President Obama's proposed space plan got a boost Friday -- literally. SpaceX's Falcon 9, a test rocket that may one day replace the space shuttles, successfully lifted off from Cape Canaveral.
The gleaming white 158-foot-tall rocket blasted off into surprisingly blue Florida skies at 2:45 p.m. -- just 15 minutes before the launch window closed for the day and over an hour after a last-second abort during an earlier try.
SpaceX's CEO, Elon Musk, said later that the dummy spacecraft on top of the rocket achieved a nearly perfect orbit 155 miles up.
A spokesperson called it a "good day" for the company, which was founded eight years ago by Musk, who made millions as the co-founder of the internet company PayPal. Since then, he's turned his attention to reducing the cost of going to space, and landed a NASA contract in the meantime.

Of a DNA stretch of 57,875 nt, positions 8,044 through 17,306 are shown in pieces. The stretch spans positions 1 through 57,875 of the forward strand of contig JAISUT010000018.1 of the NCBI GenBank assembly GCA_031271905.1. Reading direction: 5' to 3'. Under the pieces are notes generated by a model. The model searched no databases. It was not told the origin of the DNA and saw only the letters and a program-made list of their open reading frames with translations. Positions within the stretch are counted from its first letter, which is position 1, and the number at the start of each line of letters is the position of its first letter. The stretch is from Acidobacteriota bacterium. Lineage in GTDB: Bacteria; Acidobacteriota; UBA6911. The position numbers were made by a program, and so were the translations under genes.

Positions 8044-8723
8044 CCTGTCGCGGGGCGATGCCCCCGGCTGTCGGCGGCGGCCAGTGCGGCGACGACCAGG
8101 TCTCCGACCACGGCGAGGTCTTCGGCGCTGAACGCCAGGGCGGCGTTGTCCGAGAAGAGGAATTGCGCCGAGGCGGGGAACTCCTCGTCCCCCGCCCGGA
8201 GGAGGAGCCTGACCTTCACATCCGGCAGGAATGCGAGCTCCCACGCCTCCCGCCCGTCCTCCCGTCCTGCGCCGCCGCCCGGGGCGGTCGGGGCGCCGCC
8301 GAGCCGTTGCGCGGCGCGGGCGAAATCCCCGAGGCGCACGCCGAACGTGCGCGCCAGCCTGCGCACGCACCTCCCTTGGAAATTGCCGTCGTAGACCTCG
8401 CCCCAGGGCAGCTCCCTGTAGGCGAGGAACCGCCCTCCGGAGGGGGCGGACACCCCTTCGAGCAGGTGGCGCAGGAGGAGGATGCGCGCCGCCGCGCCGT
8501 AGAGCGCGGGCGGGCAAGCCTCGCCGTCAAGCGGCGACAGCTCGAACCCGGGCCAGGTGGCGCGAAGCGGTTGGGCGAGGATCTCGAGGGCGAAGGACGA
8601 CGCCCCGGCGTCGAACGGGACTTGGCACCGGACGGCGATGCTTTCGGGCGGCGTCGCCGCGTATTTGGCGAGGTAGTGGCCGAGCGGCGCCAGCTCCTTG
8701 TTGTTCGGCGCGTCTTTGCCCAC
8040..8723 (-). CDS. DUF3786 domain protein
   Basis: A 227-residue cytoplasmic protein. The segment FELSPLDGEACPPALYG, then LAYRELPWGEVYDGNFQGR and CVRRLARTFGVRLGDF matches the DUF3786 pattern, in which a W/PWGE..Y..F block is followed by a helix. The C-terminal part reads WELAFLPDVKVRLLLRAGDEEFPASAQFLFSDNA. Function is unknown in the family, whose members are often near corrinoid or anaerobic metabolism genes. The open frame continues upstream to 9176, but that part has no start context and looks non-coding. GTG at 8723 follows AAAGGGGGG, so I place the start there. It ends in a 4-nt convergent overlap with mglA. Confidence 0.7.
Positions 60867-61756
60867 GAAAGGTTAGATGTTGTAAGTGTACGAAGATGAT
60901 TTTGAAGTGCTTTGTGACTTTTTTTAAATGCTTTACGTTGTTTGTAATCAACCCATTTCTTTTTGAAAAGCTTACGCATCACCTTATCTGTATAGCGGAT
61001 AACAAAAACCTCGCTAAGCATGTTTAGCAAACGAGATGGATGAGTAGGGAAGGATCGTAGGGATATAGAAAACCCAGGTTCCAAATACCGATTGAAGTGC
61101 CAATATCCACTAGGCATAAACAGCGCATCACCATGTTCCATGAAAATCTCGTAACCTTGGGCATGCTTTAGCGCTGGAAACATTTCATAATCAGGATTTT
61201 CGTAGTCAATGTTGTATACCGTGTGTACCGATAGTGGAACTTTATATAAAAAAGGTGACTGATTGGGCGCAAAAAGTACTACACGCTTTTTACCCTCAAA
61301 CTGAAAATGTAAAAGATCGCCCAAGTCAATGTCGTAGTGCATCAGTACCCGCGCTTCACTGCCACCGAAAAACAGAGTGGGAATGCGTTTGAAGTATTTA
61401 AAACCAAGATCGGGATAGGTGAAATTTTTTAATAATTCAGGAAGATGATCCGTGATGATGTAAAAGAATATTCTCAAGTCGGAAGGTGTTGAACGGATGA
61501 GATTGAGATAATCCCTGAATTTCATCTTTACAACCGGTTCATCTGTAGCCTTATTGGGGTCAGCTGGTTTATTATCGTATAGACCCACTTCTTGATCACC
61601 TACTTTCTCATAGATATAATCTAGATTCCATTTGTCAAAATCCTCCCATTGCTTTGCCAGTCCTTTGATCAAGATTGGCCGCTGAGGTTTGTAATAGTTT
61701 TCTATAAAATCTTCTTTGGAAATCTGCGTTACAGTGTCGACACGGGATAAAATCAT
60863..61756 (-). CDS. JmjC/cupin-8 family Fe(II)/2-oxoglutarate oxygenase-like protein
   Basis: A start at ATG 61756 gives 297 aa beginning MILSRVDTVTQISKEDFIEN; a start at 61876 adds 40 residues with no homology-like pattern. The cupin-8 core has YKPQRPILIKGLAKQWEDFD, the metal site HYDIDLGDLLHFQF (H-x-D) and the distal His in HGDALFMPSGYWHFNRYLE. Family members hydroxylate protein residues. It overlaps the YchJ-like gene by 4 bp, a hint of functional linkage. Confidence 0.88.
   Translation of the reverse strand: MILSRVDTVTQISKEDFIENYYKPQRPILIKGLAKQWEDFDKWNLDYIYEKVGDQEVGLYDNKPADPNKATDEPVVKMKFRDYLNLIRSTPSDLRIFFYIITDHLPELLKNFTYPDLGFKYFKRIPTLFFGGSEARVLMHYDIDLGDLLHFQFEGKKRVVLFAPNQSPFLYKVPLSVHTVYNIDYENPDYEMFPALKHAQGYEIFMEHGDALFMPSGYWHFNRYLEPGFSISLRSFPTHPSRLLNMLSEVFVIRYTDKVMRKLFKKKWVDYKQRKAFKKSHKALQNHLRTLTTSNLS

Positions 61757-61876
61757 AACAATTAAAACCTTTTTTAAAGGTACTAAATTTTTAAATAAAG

SpaceX is often held up as the best example of President Obama's plan to privatize many of the duties currently performed by NASA. The space shuttle fleet is scheduled to be retired in a matter of months, and if the White House gets its way, private companies like SpaceX will take over the launching of supplies and even astronauts to the space station.
Musk gave Obama a personal tour of the launch site back in April when the president visited the Cape to outline his plan.
Musk said Thursday that he expects his spacecraft to be ready to deliver supplies to the orbiting outpost by next year, and he expects to be able to ferry astronauts within three years of receiving the word from NASA.
Friday's launch nearly happened at 1:30 p.m., but the countdown was stopped with only one second left when computers detected a problem with the engines. That problem was quickly fixed and the rocket blasted off less than two hours later.
SpaceX hopes to launch a second Falcon 9 later this summer.